#TheList Paul G Robinson, born c. 1969, of Hill Farm, Harby Lane, Plungar, Nottingham NG13 0JH – for severe neglect of pigs, cattle and sheep
Robinson was visited by Trading Standards officers after a member of the public contacted them about the conditions his animals were being kept in.
When they arrived at Hill Farm, they found pigs were living in darkness and one ewe was not getting enough food to produce milk for her undernourished lamb.
Officers from the RSPCA attended the same day and they immediately took all 27 cattle and 46 pigs from the 20-acre farm for welfare reasons.
The sheep, goats, chickens and other animals were left on the farm.
Robinson pleaded guilty to 16 charges relating to the cattle, pigs and sheep.
But magistrates agreed to a ban that only included pigs and cattle.
While some of the offences he admitted were for causing suffering to his livestock, others related to failures to properly tag animals, notify the government about animal purchases and deaths and following codes of practice.
Adam Clemens, prosecuting on behalf of Leicestershire County Council Trading Standards, said: “The cattle and pigs had insufficient feed and the sheep had for the most part no feed.
“A third of the pens had no water and cattle were thin.”
He said pig carcasses were seen lying among the pigs while sheep carcasses had been burned.
Six further visits were made to the farm by the Trading Standards officers.
When Robinson was interviewed by Trading Standards the answers he gave were “cause for concern”, Mr Clemens said.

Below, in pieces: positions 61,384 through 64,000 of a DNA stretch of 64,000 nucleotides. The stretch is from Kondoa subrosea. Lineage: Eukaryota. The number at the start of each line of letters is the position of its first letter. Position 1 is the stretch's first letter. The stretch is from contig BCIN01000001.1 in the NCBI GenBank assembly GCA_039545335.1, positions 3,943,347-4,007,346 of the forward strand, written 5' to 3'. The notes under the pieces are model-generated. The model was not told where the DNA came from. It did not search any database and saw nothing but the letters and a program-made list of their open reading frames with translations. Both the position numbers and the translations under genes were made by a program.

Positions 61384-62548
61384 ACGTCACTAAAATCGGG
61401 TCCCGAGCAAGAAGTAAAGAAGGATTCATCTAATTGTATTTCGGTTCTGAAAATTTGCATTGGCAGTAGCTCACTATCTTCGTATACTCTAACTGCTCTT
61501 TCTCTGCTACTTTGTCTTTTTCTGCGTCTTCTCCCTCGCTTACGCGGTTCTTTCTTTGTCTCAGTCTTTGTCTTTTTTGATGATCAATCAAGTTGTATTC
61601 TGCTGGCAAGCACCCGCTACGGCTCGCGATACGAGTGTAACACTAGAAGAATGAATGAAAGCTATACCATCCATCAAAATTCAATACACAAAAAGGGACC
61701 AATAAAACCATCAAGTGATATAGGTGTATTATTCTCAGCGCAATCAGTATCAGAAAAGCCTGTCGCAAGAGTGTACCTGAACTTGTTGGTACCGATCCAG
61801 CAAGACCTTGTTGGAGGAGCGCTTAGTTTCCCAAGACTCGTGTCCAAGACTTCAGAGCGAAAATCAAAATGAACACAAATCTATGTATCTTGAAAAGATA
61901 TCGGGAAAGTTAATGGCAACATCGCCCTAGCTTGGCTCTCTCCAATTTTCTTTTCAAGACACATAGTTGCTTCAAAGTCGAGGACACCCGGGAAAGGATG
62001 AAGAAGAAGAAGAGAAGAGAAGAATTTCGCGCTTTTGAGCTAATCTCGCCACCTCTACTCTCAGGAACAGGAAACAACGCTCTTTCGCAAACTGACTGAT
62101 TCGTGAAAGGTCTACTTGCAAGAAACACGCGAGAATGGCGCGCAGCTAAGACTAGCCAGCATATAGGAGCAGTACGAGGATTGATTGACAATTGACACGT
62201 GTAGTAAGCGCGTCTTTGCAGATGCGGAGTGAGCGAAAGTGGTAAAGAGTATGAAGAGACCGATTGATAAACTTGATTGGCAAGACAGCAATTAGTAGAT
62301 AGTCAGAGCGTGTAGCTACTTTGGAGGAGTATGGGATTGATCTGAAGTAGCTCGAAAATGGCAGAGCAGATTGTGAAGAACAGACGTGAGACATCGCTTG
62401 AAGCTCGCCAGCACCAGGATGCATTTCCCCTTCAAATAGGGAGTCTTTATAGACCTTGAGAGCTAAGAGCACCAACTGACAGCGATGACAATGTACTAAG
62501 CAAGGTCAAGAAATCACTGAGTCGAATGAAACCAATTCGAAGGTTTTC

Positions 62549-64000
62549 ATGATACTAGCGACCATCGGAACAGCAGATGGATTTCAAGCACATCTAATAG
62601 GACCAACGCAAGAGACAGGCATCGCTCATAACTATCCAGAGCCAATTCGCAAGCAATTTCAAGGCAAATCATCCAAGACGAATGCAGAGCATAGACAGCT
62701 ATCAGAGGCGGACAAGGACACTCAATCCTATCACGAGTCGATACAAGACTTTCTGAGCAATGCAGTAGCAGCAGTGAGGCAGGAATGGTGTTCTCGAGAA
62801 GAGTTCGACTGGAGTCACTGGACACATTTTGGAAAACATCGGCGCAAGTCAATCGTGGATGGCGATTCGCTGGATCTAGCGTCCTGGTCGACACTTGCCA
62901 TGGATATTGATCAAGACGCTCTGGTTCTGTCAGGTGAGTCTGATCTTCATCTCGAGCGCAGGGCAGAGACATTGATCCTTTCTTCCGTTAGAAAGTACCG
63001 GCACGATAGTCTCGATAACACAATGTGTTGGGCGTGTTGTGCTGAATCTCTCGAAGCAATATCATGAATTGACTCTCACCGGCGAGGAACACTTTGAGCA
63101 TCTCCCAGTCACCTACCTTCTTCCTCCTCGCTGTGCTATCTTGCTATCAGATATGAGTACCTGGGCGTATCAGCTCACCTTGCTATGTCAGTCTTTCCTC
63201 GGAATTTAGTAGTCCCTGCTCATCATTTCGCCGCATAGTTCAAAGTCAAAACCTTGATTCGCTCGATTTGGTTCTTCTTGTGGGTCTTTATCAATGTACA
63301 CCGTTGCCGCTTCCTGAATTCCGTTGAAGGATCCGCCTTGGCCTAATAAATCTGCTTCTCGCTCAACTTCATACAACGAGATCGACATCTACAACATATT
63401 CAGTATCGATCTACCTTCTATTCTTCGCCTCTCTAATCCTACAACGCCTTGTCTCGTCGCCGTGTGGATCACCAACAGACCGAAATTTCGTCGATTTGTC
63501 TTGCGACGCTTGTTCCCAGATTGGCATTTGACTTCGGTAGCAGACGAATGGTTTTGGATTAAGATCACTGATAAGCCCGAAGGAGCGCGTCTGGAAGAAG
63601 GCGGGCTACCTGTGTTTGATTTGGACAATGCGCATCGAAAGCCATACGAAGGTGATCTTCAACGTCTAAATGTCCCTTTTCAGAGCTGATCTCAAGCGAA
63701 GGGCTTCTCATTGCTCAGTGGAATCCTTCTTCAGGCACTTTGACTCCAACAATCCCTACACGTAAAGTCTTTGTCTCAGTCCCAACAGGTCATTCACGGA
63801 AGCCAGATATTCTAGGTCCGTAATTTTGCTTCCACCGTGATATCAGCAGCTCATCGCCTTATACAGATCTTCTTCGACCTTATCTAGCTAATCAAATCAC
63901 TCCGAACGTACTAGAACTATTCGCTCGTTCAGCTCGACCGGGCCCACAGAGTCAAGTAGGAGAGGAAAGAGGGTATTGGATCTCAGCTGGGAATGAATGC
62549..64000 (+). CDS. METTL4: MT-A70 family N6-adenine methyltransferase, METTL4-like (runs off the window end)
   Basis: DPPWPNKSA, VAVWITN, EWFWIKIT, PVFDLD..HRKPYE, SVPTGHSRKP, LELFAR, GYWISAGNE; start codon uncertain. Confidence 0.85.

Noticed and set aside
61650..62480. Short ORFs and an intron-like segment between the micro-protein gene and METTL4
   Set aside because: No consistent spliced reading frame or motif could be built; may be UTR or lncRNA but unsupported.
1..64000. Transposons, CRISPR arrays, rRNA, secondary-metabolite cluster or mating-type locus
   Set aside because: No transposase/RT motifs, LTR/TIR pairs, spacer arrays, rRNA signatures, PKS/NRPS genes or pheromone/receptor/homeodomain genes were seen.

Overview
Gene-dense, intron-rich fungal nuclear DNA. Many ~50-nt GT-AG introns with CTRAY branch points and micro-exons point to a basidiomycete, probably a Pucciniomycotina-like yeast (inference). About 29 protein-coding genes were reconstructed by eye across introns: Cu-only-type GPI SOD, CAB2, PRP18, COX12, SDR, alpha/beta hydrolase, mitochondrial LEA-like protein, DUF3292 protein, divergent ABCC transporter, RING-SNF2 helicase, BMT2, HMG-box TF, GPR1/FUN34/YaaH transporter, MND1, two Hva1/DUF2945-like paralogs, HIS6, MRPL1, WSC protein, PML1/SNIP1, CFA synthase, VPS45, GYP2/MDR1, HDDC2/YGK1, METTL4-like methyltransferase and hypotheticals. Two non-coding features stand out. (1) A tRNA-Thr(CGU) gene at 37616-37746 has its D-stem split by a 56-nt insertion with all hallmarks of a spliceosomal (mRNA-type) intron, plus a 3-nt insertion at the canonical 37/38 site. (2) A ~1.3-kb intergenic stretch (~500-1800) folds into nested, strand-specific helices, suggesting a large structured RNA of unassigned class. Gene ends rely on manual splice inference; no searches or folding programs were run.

He said Robinson had never read any codes of practice farmers should follow, and did not think animals needed access to food and water at all times.
When asked about the burned lamb carcasses, Robinson said he believed his dogs had dragged the dead animals onto a bonfire, although he later pleaded guilty to burning four lamb carcasses.
Robinson told the interviewers he cleaned the animal sheds out every three to six months and saw no problem with the way the animals were being kept.
Mr Clemens said there had been many other concerns about the farm in recent years.
There was not a single year between 2012 and 2017 Trading Standards did not visit the farm and Mr Clemens said had no information about years prior to 2012 because the records were not available.
Kim Lee, representing Robinson, said his client had always been “less than a junior partner” to his father who “would rule the farm with a rod of iron”.
He said his client had been “overwhelmed” since his father’s death a year ago and was also struggling to look after his mother, who suffers from dementia.
Meanwhile, the farm was making a loss of about £3,000 per year, he said.
Mr Lee said: “This is a man who recognises the error of his ways and has taken steps to address the errors of the past.
“His financial situation is precarious. It’s no life. There’s no profit.”
Mr Lee asked the magistrates not to ban Robinson from keeping all animals so that he could continue as a farmer.
He said: “It’s all he’s known – man and boy.”
He said his client would not mind being banned from keeping pigs and cattle and would reduce the number of sheep on his farm from 81 to no more than 50.
Sentencing: six-month jail sentence suspended for two years; ordered to pay total of £2,115 costs and charges. Lifetime ban on keeping pigs and cattle.